In some cases the lenders recourse to particular assets is quite explicit.
In the case of securitization the securitized assets (eg loans and mortgages) are separated from the originator and placed in a special purpose vehicle.
Bonds are then issued with payments secured by and paid out from the underlying pool of assets and its income.
Default by the originator should be irrelavant to bond holders since they are only concerned about the payments on the underlying assets.
An asset backed security is a bond whose value and income payments are derived from and backed by a specified pool of underlying assets
The pool is created from a combination of assets (residential mortgage loands, commercial property loans, student loans)
This process is called securitisation and it creates a security backed by these assets
After the bank pools all these assets together (it can, but not always) then sell these on to a special purpose vehicle (SPV).
The SPV holds the loans and mortgages as assets and issues the ABS bonds.
The bank cannot access these assets if it runs into financial difficulty The investors have some protection because they are not exposed to the default risk of the bank or the country of issuance.
Mortgage backed securities can be divided into two types:
Mortgage backed securities are groups of home mortgages that are packaged together and sold as a single security
Agency - these are created by one of the three quasi-government agencies: GNMA (Freddie), FNMA (Fannie) or FHLMC - the risk of default is neglible
Non Agency - (or private label) contain credit risk and are not backed by the government
Should the issuer not meet their obligations, the collateral can be liquidated.
A covered bond (or pfandbrief) is a particular form of secured bond issued by financial institutions.
double protection - claim against the issuer, preferential claim over the pool of assets
a form of diversification
These are dt securities backed by cash flows from mortgage or public sector loans.
They are similar to asset backed securities
Covered bond assets remain on the issuers balance sheet
A covered bond is a corporate bond that secures or "covers" the bond if the originator (usually a financial institution) becomes solvent.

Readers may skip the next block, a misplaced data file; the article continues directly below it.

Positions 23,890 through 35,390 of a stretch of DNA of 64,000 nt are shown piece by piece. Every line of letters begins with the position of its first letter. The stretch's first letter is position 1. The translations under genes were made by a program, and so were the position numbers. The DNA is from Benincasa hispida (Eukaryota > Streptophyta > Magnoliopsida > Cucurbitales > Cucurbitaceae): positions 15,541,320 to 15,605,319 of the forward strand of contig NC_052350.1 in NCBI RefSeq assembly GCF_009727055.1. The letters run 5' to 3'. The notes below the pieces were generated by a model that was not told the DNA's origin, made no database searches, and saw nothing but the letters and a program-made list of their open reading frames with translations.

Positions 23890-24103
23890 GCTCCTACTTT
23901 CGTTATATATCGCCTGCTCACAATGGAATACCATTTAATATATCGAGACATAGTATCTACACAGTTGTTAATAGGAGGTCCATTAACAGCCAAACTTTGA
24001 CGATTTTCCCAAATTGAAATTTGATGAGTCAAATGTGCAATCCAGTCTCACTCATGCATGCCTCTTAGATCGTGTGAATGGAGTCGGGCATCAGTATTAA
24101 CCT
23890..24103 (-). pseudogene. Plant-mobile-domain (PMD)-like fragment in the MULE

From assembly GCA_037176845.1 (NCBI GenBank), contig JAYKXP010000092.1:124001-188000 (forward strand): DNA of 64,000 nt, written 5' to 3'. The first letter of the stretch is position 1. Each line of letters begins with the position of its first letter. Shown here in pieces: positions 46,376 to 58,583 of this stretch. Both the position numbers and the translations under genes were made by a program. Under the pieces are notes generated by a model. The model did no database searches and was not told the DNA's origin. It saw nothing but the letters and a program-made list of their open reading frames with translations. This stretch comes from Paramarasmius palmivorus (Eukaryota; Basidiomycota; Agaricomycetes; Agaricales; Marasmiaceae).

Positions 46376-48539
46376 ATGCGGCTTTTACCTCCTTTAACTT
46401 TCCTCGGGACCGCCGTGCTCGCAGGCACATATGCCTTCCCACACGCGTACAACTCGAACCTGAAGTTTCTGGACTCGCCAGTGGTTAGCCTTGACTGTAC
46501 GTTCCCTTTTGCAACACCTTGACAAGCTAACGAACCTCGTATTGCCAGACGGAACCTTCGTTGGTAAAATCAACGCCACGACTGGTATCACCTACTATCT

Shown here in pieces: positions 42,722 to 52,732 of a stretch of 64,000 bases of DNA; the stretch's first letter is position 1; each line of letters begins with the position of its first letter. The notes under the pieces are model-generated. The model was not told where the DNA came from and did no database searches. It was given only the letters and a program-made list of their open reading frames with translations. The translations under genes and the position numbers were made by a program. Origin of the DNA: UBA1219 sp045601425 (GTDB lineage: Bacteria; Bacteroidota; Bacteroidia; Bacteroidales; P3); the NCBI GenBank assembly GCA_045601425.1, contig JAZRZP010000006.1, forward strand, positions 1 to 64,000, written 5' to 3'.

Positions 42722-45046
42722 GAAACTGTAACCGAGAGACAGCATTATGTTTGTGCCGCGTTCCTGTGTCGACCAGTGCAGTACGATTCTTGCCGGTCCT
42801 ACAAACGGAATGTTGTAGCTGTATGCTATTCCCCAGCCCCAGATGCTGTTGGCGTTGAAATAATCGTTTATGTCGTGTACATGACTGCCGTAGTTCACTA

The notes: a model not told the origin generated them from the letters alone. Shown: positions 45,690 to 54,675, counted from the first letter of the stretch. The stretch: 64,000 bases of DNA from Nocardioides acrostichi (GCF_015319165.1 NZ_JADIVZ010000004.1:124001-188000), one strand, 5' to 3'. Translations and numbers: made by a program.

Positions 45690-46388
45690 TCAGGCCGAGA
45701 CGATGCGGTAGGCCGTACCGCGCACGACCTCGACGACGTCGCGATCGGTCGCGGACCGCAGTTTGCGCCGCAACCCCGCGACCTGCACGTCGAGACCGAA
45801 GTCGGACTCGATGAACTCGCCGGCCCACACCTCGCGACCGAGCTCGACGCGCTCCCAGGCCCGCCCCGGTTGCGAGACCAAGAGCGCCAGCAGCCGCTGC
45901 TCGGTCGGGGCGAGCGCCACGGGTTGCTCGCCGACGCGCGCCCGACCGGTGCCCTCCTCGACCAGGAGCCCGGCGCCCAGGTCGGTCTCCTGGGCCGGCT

The large majority of coporate bonds are not covered.
A covered bond (or Pfandbrief) is a particular form of secured bond
Covered bonds have a long history in Germany and Denmark
Specific documentation and legislation usually exist to ring fence assets (particularly mortgages) thereby giving priority to covered bondholders in the event of a default
These are bonds collaterized by commercial and/or residential mortgages and/or public sector assets
covered bonds are similar in some ways to asset-backed securities, however the pool of assets is not placed in a special purpose vehicle but instead remains on the balance sheet of the issuer.
German market is the biggest for covered bonds
They have also grown in Spain, UK and Ireland.
Asset backed bonds are issued in a number of tranches - related securities from the same issuer - each of which pays a different fixed or floating coupon.
Agency Mortgage Backed Bonds
Also known as pass through securities
These bonds represent an undivided interest in a pool of mortgages.
The mortgage backed bond holders receive interest and principal which are the pass through mortgage payments of the borrowers to the government agency.
The term applied to the pooling and packaging of loans into marketable securities
This type of bond is generated from a variety of loan types:
1) MBS - mortgage (residential)
2) ABS - asset (credit card / loan)
Mortgage Backed Securities
In the US is has been the custom for many years to bundle up mortgages and use them as the backing security for Mortgage Bonds
The UK is Europe's biggest market for mortgage backed bonds
Securitisation of Assets
The mortgage bond is just one example of taking the stream of principal and interest payments from an asset and converting it into a security hence the phrase "securisation of assets"